EU research under the 5G-PPP aims at fostering Europe's technological know-how and industrial leadership in 5G networks. It also aims at investigating the emerging technologies that will prepare the beyond 5G era. The research results are intended to shape 5G standards, validate relevant spectrum identification and to support a global 5G vision. Dedicated working groups on architecture, vision, spectrum, standards, technology evaluation, trials, automotive, security etc., in view of consolidating the results of the relevant European research projects have been set up under the 5G-PPP.
The Case of Standards and Spectrum
Standardisation of 5G started in early 2016 under the umbrella of the 3rd Generation Partnership Project (3GPP), the key standardisation body for global mobile communication systems. A first wave of standards is available through the 3GPP Release 15 and a second wave is under development and should be available by 2020. The EU aims at continuing to influence the technological definition of future communications systems (5G and beyond) and consequently the standards through its advanced research. The European Commission identifies 5G standards as one of the five priority areas under the Digitising European Industry initiative.
Similarly, 5G spectrum identification officially started at the World Radiocommunication Conference 2015 (WRC-15) of the ITU to define 5G dedicated spectrum above 6GHz by 2019. In this context, EU research provides for the assessment of the applicability of the various bands under consideration.
Europe's 5G Research Plan
The 5G research is funded by the Horizon 2020 EU's research and innovation programme and is organised in 3 phases:
Phase 1: The future 5G network architecture
The 5G PPP phase 1, covering the 2015-2017 period, has delivered important results on core 5G technologies. Beyond advances in classical radio and network performances, virtual network architectures supporting tailor-made network slices as well as heterogeneous networks, i.e. a ‘network of networks’ including satellite networks, have emerged.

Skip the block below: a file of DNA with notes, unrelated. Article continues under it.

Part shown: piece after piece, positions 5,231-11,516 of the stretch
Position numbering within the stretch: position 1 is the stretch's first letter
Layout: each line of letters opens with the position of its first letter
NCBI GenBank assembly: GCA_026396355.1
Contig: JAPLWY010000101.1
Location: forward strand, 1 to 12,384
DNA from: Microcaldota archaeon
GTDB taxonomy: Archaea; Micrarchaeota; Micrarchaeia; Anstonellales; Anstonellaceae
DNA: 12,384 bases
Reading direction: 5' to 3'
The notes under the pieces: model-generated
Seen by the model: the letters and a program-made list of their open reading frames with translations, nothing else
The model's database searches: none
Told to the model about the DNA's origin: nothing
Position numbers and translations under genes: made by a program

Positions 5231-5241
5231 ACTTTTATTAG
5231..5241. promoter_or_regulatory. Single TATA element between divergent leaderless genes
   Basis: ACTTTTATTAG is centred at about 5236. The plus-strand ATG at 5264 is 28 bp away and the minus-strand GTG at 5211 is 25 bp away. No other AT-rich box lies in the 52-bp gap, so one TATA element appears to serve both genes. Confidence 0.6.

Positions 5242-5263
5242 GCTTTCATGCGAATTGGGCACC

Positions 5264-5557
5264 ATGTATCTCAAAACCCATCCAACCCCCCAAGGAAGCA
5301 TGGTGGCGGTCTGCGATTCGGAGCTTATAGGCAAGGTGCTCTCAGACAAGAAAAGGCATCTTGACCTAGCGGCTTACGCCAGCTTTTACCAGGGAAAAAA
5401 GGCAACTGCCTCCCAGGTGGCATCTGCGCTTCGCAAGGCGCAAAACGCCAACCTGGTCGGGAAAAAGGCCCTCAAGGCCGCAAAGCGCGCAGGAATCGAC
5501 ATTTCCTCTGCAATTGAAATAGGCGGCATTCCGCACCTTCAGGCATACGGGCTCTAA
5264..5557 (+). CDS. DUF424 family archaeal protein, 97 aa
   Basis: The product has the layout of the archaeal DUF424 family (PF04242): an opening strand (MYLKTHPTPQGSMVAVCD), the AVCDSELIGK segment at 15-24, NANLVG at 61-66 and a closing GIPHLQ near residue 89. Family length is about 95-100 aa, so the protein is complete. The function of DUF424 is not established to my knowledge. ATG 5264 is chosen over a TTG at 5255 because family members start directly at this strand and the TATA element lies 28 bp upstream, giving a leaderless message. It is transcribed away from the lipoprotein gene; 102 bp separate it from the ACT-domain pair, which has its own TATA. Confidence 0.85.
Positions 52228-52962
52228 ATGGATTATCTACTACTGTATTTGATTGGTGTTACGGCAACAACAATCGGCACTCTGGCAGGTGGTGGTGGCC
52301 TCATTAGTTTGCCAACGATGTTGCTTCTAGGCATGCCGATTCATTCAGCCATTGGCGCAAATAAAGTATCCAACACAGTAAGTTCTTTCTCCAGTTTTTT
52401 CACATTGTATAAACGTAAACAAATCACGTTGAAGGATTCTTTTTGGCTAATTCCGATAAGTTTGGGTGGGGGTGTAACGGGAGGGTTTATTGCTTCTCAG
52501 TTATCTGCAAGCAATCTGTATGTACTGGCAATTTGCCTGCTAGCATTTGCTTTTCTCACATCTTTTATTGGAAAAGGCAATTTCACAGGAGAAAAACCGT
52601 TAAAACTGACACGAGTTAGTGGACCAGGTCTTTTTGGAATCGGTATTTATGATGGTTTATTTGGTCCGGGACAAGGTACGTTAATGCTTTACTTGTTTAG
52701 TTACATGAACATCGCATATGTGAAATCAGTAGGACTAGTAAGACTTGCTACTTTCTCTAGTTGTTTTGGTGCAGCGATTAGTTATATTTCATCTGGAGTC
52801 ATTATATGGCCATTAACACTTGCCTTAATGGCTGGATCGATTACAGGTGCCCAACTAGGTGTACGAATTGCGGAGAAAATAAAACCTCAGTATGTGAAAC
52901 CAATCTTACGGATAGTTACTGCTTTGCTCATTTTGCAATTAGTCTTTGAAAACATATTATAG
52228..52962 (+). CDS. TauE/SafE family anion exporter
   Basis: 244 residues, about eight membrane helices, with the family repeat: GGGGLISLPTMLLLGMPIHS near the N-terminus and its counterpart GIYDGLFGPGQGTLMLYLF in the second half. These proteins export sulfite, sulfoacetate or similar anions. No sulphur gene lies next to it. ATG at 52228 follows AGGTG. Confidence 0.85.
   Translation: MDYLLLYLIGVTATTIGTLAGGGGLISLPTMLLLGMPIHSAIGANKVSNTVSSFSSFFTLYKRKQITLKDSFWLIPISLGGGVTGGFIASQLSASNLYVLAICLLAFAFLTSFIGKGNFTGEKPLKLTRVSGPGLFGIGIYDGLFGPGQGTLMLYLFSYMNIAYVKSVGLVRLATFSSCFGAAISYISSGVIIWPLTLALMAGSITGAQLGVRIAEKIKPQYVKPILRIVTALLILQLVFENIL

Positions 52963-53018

The European Commission launched on 1st July 2015 19 research projects with a budget of EUR 129 million to tackle these issues and to provide the essential elements of the future 5G network architecture. Their key achievements are the technological foundation for future 5G networks, and have extensively contributed to the 5G standardisation process.
Phase 2: Move towards demonstration and experiments with the involvement of the vertical industries
The 5G PPP phase 2, spanning the period 2017 – 2019, expands these results and establishes closer relations between the 5G community and vertical industries. The second phase targets a move towards proof of concepts and experiments. It actively involves the vertical industries, which are anticipated to be part of the main users of future 5G networks.
The European Commission launched 21 projects on 1st June 2017, for a total funding of around EUR 150 million. Many new stakeholders (more than 60% of phase 2 participants) have joined the PPP, enabling the projects to initiate demonstrations and experiment of 5G technologies in contexts closer to the different types of future networks users (people, robots, cars, “things”, etc.)
Phase 3: End to end 5G platforms, connected and automated mobility, trials across vertical industries and long term 5G evolution